Over the month long course at the language school, we were introduced to the world of ESL teaching. There was an overload of meta-language, both to describe grammatical terms we’d never used growing up, such as past perfect, gerunds, third conditional, and to convey ESL concepts like elicitation, Total Physical Response, and Present Produce and Practice.

“Hehehe. Elicit language from the students, don’t give it to them. Heh…hehe” Paul scolded after our practice lessons. We were indoctrinated with the acronym TTT. Teacher Talking Time: the concept that we should speak less and our students should speak more. That a language student should speak more than the teacher fluent in that language makes sense, but had simply never occurred to me. Thus was assassinated my Teacher Me fantasy, in which I stood behind a podium in my sweater, twirling glasses around by the stem and positing offhand yet brilliant philosophical observations about the subjunctive to a sea of riveted students.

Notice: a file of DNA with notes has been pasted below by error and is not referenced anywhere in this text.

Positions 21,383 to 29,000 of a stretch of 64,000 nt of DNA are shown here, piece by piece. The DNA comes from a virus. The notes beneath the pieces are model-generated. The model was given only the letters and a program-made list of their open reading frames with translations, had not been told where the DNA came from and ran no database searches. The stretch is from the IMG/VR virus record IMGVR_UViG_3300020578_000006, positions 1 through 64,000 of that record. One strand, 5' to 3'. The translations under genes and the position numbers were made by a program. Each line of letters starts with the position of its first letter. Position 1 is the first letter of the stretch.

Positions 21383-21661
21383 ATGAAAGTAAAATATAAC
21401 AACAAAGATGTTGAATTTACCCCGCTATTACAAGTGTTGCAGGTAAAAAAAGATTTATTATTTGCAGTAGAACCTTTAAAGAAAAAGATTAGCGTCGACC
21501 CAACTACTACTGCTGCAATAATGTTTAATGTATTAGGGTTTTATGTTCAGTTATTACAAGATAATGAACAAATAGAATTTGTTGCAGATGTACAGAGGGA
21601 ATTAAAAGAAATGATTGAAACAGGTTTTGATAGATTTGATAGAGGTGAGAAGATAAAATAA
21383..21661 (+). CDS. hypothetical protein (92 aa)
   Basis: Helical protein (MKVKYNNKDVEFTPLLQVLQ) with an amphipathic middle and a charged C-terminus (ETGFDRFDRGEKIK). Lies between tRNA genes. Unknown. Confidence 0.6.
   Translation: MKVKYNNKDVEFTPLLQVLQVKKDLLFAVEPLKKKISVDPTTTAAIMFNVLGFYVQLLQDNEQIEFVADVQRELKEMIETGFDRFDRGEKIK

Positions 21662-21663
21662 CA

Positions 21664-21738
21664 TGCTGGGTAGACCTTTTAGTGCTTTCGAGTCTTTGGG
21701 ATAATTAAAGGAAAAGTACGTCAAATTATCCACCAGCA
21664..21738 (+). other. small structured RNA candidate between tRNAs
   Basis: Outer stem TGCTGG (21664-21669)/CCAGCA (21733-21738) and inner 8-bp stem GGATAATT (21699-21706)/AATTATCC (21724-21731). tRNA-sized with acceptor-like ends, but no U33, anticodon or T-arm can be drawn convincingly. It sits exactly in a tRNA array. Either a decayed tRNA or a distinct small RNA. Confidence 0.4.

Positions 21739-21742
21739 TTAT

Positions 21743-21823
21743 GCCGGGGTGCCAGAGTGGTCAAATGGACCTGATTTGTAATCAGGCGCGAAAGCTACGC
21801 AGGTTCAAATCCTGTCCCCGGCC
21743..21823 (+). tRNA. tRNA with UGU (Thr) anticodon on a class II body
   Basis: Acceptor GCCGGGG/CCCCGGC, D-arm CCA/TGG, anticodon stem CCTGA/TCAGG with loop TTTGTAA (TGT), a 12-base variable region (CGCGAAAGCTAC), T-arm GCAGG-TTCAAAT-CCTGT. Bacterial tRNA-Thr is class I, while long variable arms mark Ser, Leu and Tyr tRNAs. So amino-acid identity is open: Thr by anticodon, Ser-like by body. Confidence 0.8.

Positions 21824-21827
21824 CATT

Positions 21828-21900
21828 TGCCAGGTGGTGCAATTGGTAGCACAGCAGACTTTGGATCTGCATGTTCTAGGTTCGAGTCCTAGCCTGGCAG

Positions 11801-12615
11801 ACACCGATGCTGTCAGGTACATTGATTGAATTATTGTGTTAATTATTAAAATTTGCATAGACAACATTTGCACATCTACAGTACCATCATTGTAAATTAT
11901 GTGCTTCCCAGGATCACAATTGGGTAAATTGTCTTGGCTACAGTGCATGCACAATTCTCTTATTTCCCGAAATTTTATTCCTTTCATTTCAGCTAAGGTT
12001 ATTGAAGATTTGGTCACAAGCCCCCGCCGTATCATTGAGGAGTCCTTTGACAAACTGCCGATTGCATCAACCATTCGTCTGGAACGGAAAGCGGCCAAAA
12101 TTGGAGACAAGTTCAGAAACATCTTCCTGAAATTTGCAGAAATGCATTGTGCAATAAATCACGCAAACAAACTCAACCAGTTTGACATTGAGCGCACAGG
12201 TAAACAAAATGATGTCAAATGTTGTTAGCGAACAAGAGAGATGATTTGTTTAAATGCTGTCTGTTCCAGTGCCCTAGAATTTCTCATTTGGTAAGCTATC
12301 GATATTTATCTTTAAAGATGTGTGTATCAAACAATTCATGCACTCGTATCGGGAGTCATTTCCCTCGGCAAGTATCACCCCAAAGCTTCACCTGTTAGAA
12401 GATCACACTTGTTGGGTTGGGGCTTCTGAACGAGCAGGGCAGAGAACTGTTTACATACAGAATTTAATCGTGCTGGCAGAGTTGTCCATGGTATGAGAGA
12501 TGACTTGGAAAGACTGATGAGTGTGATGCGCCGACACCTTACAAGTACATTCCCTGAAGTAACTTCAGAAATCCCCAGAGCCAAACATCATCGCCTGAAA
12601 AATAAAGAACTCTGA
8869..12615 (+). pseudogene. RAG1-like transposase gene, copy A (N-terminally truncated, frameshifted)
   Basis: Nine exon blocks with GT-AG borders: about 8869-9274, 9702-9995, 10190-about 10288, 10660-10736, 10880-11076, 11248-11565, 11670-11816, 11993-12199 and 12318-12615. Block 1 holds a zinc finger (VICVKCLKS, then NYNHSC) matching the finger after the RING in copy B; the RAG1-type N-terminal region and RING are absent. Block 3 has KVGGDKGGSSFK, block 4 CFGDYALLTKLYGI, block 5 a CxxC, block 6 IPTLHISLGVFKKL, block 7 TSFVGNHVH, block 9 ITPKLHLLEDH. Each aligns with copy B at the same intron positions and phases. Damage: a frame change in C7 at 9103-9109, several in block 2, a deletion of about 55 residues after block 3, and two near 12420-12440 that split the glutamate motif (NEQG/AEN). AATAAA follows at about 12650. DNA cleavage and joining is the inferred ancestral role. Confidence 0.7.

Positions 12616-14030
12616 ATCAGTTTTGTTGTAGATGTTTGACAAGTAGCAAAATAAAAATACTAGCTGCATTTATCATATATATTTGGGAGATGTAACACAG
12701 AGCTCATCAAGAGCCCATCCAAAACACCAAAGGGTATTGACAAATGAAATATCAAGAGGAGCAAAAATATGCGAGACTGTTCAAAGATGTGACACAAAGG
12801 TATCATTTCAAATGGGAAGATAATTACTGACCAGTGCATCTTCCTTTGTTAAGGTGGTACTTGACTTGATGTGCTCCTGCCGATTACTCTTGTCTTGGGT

Nevertheless, I did become a diligent student of ESL and the English language. Instead of novels, I pored over grammar guides and methodology books. I planned lessons so intricate that they resembled Jason Bourne plots more than a conditionals lesson. I passed the course with flying colors partly due to hard work and partly to the fear of falling back into the complacency that had led to six years in college and five years of bartending. When the course ended I was offered a job at the school, but my anxious diligence didn’t end. I needed experience, so I took every substitution and every variety of course the school offered. I taught test preparation, business English, individual lessons, and English for Special Purposes. At the end of three months, despite my dedication and my sweater, I was still a bad teacher. 

While the scheduling office knew that I would teach anywhere at any time, I was at Electro World because of Marketa, the Czech ESL teacher to whom I had given my heart. When she mumbled something about a doctor’s appointment and asked if I could substitute, I accepted in the overly eager manner kindled by those we adore. She was a veteran teacher who’d been at the school for years, so as I followed Pavel through Electro World, my heart palpitated with pressure. I had to do well for numerous reasons.